There has been a bit of a debate between myself and Lord Keynes over at his blog. Most of the relevant debate can be found in the following blog and in the comments of this blog. In response to my comments Lord Keynes has done another post that is quite long. Frankly, I don’t think that many of the complaints he raises against Berkeley’s arguments are nearly as problematic as the dogmatism and mysticism at the heart of his own doctrine. For that reason I will only deal with the kernel of the issue here.
The most important point that Lord Keynes raises is the following,
Epistemologically speaking, the idealist – unless he can provide a valid and sound deductive argument or arguments – must use inductive arguments on the basis of indirect evidence to prove his hypothesis of a god or “super-mind.”
But that means, epistemologically speaking, that the idealist and the realist are also on the same ground, since the indirect realist’s belief in an external world is also an inductive inference on the basis of indirect evidence.
So again in this respect the idealist position is not epistemologically superior to the realist one, but on a par.
I have tried to deal with this a number of times in the comments but I suppose I can repeat myself if I have not bee sufficiently clear.
The question here boils down to this: which is a more robust argument for the constancy of ideas, matter or a ‘super-mind’? Berkeley contends that the word ‘matter’ is a word without content. If I try to describe what matter is I will never be able to do so. For example, I may say that matter is hard; but then Berkeley would say “no, the hardness is a perception, it is an idea”. Or I may say that matter is extended; to which Berkeley would reply “no, extendedness is only an idea”.
Eventually when you boil it right down the only thing we can say about matter is something like “matter is the cause that underlies the constancy of our perceptions”. But this is a tautology. If matter is being used to explain the constancy of our perceptions and is at the same time defined in such a way as to be the cause that underlies the constancy of our perceptions then it is clearly a tautology. The word ‘matter’ thus means nothing. It is an empty, self-referential term. A signifier with no signified.
Now, the ‘super-mind’ argument is different. I can reason by analogy using the super-mind argument. I can examine what constitutes the entire world that I know — that is, the world of ideas and minds — and I can divide the ideas into two groups: (1) ideas over which I have control (imaginations etc.) and (2) ideas over which I have no control (perceptions). If I allow that these, together with my mind, are the two base constituents of the world I experience I can then use my logical capacity to try to explain the ideas that fall into category (2) with reference to those that fall into category (1).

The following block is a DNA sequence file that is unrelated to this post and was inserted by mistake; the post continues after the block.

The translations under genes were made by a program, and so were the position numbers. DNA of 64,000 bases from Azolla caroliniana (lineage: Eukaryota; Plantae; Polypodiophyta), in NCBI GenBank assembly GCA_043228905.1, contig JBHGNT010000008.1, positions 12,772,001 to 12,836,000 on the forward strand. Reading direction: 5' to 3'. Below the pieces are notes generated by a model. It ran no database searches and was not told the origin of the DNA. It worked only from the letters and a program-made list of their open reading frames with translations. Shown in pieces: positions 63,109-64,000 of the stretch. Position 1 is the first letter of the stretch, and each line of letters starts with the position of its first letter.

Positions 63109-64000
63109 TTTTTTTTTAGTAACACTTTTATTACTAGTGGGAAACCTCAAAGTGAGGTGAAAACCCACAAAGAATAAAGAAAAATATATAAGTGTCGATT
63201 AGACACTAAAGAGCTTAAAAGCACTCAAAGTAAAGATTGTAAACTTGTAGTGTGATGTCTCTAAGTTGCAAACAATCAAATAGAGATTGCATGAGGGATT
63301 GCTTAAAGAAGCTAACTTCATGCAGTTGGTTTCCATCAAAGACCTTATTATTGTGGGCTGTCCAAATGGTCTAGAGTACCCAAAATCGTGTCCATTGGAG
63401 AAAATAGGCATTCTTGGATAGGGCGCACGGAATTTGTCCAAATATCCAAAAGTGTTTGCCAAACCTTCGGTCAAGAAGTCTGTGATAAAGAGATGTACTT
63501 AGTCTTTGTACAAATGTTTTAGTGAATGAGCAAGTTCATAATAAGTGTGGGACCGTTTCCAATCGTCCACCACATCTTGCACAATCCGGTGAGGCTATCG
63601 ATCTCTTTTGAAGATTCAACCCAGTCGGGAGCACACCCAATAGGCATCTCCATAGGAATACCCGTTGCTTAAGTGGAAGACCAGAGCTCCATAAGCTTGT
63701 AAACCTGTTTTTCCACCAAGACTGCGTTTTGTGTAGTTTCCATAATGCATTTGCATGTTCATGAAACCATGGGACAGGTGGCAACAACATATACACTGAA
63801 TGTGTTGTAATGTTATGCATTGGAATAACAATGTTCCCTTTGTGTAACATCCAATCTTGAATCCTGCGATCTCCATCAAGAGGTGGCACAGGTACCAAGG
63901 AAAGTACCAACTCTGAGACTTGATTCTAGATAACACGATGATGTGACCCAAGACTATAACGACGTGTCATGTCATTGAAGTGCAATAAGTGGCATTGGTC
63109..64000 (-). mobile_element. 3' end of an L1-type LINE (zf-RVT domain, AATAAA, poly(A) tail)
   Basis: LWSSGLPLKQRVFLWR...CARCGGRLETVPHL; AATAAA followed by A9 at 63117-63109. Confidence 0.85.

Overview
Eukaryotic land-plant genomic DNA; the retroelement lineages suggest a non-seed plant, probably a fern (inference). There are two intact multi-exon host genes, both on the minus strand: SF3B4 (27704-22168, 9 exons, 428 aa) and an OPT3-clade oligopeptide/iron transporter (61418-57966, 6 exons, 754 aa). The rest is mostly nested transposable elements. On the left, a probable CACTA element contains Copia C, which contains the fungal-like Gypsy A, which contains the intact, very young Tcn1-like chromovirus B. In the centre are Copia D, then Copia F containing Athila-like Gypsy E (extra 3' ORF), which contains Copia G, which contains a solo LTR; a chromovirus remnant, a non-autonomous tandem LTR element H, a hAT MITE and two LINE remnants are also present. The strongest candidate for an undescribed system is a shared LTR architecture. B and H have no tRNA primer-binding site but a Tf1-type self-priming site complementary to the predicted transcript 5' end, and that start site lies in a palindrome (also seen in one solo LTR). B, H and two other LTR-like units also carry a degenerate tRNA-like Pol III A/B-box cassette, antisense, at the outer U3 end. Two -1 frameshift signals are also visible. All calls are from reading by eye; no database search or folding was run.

So, I can say that since all that I experience are ideas and minds then all that must exist are ideas and minds — this is an empiricist position. Now, I can posit that since there are ideas that my mind does not have control over — that is, ideas that fall into category (2) — then some other mind must have control over them. Thus we posit a super-mind that brings these ideas into being.
The differences between the materialist and the idealist position is that the materialist position relies on a tautology (the empty term ‘matter’) to explain the constancy of our ideas. This empty word has no content. Matter is never experienced and so it can never be explained. Thus materialism is anti-empiricist — it requires dogmatic or mystical foundations. But the idealist position is purely empirical. It uses the information we gain through induction and combines it with logical reasoning to explain the constitution of the world. There are no mysterious or dogmatic terms in idealism. The super-mind is formed through a combination of induction and logical reasoning.
This is why idealism is a superior philosophy. That is, unless one’s temperament is inclined toward dogmatic or mystical doctrines in which case materialism is obviously more preferable.
I do not see any of the problems Lord Keynes raises about Berkeley’s philosophy particularly compelling — for example, he asks why not many super-minds rather than one? I would answer: sure, if you believe in parallel universes! — but even if they are the central question remains: is empiricism preferable to mysticism? If so, then Berkeley’s philosophy is preferable to materialism. But if you wish to keep certain ‘mysteries’ of the metaphysical structure of the world intact — perhaps to give a sense of awe to what you see as a scientific Doctrine of Truth — then what makes your philosophy any better than a religion?
After all, the mystery of matter is no different to a mystery of faith — because what is at issue here is faith; faith in matter. For, as the Wiki article on Mysteries of Faith says,
In theology, an article of faith or doctrine which defies man’s ability to grasp it fully, something that transcends reason, is called “a mystery of the faith”.
Read in that light materialism is a theological doctrine that reflects on a mystery called ‘matter’.